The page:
“It is not the strongest of the species that survive, nor the most intelligent, but the one that is most responsive to change.”- Charles Darwin
- Our modern day expectation of control or hierarchy in the management of complex systems is giving way to panarchy, and we must endure the consequences of our false expectations and embrace the coming change.
- Lasting success in a system governed by panarchy, the ecologist will tell us, comes through resilience—the capacity to adapt, which is heightened by balance, variability and diversity.
So there I am, writing 4 parts of a story about bloody Roller Coasters to organize my thoughts on how I think businesses are affected by and can use Business Model Generation to navigate through panarchy. In my attempt to keep my thoughts organized starting off on 2 axes – the 2D panarchy version. And Chris, thanks, you’ve provided at exactly the right time the right message for me to go 3D with my thoughts.
So far the axis I used on Alignment (Connectedness) and Funding Rotation (Capital) were the start. The third axis defined to better understand how ecosystems work, is resilience (and if you look at the below picture you may imagine where my Roller Coaster analogy has come from…).
The axes as I see them relevant for businesses determine the dynamic characteristics of each cycle:
- Funding Rotation sets the limits to what is possible – the number and kinds of options available to invest (smaller amounts of) money in. E.g. fast levels of money rotation will be there when a cycle passes through the lower parts of the cycle – think about the speed of a roller coaster at the bottom of a downhill part. While at the top sides of the cycle more careful investments need to be made, or even cost saving programs are run – imagine you’ve just been pulled up to the highest point of the roller coaster at the beginning of the ride.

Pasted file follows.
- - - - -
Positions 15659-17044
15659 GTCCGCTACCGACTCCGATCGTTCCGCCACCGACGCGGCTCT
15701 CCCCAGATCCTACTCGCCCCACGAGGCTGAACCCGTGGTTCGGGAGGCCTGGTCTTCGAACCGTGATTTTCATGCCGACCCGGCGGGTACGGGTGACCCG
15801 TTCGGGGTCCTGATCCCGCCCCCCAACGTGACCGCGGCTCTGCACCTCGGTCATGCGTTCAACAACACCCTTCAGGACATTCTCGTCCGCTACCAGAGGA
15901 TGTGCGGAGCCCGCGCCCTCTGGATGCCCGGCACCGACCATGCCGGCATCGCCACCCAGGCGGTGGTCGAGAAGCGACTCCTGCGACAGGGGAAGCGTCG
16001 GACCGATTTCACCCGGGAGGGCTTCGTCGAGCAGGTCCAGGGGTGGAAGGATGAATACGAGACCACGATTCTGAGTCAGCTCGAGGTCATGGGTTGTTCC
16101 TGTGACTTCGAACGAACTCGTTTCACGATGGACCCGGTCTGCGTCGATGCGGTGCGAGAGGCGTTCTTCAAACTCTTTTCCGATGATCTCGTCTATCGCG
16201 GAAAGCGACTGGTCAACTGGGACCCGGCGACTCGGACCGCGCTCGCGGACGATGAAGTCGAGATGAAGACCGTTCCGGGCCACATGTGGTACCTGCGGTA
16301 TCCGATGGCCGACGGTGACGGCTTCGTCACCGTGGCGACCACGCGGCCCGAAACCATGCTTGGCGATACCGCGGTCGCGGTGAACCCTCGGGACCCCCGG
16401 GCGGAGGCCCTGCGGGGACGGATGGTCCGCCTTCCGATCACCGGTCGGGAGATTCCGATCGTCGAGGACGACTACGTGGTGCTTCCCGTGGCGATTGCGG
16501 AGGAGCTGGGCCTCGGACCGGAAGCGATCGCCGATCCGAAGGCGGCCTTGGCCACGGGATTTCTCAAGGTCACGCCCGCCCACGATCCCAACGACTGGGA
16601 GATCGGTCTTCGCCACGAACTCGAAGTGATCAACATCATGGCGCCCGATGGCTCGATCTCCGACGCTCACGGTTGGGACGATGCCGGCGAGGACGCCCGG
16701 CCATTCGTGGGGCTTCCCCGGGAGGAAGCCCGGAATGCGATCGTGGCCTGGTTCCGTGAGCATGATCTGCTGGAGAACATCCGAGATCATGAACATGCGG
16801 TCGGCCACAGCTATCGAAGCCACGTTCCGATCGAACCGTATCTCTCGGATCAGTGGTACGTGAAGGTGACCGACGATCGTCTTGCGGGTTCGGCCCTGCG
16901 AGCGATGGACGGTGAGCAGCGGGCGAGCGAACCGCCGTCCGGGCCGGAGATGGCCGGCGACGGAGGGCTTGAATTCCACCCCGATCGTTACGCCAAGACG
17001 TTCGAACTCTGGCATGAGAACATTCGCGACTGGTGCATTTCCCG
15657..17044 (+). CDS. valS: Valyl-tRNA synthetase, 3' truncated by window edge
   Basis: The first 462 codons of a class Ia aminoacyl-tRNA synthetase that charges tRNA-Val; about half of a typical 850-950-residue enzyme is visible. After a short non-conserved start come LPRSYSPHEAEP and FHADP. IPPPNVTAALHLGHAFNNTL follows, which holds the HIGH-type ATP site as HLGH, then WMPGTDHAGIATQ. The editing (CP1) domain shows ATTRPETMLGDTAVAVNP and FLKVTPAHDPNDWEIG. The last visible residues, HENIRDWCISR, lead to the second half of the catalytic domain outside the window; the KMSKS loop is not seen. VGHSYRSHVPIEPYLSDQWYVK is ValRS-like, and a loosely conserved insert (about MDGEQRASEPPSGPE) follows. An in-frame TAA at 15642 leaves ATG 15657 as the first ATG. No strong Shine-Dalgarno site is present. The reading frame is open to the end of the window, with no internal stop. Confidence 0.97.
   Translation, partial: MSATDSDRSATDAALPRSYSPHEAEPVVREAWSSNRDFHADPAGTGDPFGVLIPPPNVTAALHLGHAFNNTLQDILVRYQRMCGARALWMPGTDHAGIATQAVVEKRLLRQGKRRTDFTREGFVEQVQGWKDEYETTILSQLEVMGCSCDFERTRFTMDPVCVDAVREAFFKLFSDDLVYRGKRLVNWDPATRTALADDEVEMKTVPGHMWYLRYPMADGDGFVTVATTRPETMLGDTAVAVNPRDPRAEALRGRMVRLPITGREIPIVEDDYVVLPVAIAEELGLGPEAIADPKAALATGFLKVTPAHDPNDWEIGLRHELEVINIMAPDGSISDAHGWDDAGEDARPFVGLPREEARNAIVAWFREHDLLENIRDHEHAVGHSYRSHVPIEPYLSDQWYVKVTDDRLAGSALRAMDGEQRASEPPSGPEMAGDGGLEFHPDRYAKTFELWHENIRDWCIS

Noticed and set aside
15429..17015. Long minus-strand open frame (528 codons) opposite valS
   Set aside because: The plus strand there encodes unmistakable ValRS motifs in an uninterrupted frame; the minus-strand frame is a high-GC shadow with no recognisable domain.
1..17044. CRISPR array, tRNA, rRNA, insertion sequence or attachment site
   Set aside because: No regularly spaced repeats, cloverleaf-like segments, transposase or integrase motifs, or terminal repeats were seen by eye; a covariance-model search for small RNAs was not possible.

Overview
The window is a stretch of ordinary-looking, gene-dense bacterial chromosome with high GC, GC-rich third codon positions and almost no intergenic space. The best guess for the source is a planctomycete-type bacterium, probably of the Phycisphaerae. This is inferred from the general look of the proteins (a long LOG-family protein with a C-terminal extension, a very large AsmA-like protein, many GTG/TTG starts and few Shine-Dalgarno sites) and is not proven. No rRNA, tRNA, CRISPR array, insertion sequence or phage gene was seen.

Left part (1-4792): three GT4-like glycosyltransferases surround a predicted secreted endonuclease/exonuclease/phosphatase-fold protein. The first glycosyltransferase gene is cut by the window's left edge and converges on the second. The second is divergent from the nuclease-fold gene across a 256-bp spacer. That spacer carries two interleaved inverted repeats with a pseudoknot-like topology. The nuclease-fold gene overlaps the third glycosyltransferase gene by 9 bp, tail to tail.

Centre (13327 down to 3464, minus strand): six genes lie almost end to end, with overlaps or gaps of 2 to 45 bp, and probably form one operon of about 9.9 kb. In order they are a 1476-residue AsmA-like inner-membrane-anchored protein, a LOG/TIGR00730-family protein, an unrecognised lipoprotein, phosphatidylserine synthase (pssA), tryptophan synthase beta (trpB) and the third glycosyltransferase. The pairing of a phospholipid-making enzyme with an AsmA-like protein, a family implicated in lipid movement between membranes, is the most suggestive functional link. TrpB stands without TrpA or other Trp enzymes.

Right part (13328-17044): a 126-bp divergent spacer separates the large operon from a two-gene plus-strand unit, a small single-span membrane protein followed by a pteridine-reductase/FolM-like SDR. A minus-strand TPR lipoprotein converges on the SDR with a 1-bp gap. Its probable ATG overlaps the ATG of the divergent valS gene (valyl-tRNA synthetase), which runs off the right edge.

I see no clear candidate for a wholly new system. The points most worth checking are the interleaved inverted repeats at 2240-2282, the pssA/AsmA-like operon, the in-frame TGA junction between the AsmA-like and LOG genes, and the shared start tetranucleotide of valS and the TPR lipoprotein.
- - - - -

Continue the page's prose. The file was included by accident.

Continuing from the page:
- Business Alignment determines the degree to which a business can control its own destiny through internal controls, as distinct from being influenced by external variables. E.g. the difference between driving Open Innovation or even Internal Crowd Funding initiatives vs. Disruptive (Business Model) Innovations from new competitors.
- Resilience determines how flexible a business is to adapt to change, to unexpected disturbances and surprises in the system (including internal and external forces) that can exceed or break the Business Alignment.
The front loop (green part in the picture) of Panarchy is all about Exploitation. Exploitation is about efficiency, increasing productivity, control, certainty, and variance reduction – optimizing resources, partners, activities, or in short: the left hand side of the Business Model Canvas.
The back loop (red part) is about Exploration. Exploration is about search, discovery, autonomy, innovation and embracing variation – exploring new value propositions, customer/market segments, ways to reach and deliver them, playing and pivoting with the right hand side of the Business Model Canvas.
Ambidexterity is about doing both.However, any company need at given stages in the adaptive cycle a different balance between Exploitation and Exploration. Keeping ambidexterity within controlled levels is key to a company’s resilience. Resilience to internal or external disruption, to non controllable forces from beyond its market or ecosystem, is what can make a company survive for a long time (whether through a well defined purpose or other means). If the balance moves beyond the borders, a company can get stuck in a rigidity (during exploitation) or poverty (during exploration) trap. Being stuck for too long, not being able to adapt or bounce back can cause the collapse of the company or in a worst case scenario the ecosystem.
HOW and WHY collapses happen is best explained in the book Thinking in Systems: A Primer, by the late Donella H. Meadow, edited and published by Diana Wright in 2008, fifteen years after the author completed the draft manuscript and seven years after her sudden death. Anybody wanting to get insights in the “why” our ecosystems, our panarchies work the way they do MUST read this book first (and then I’m more than happy to take any additional questions).
For this post it is just important to keep in mind that if you want to build and grow your company resilience is not optional.
When I started to organize my thoughts on this theme, I ran into Navigating the Back Loop: Fostering Social Innovation and Transformation in Ecosystem Management, co-written by Reinette Biggs, Frances R. Westley and Stephen R. Carpenter, which included the below perspective on Panarchy.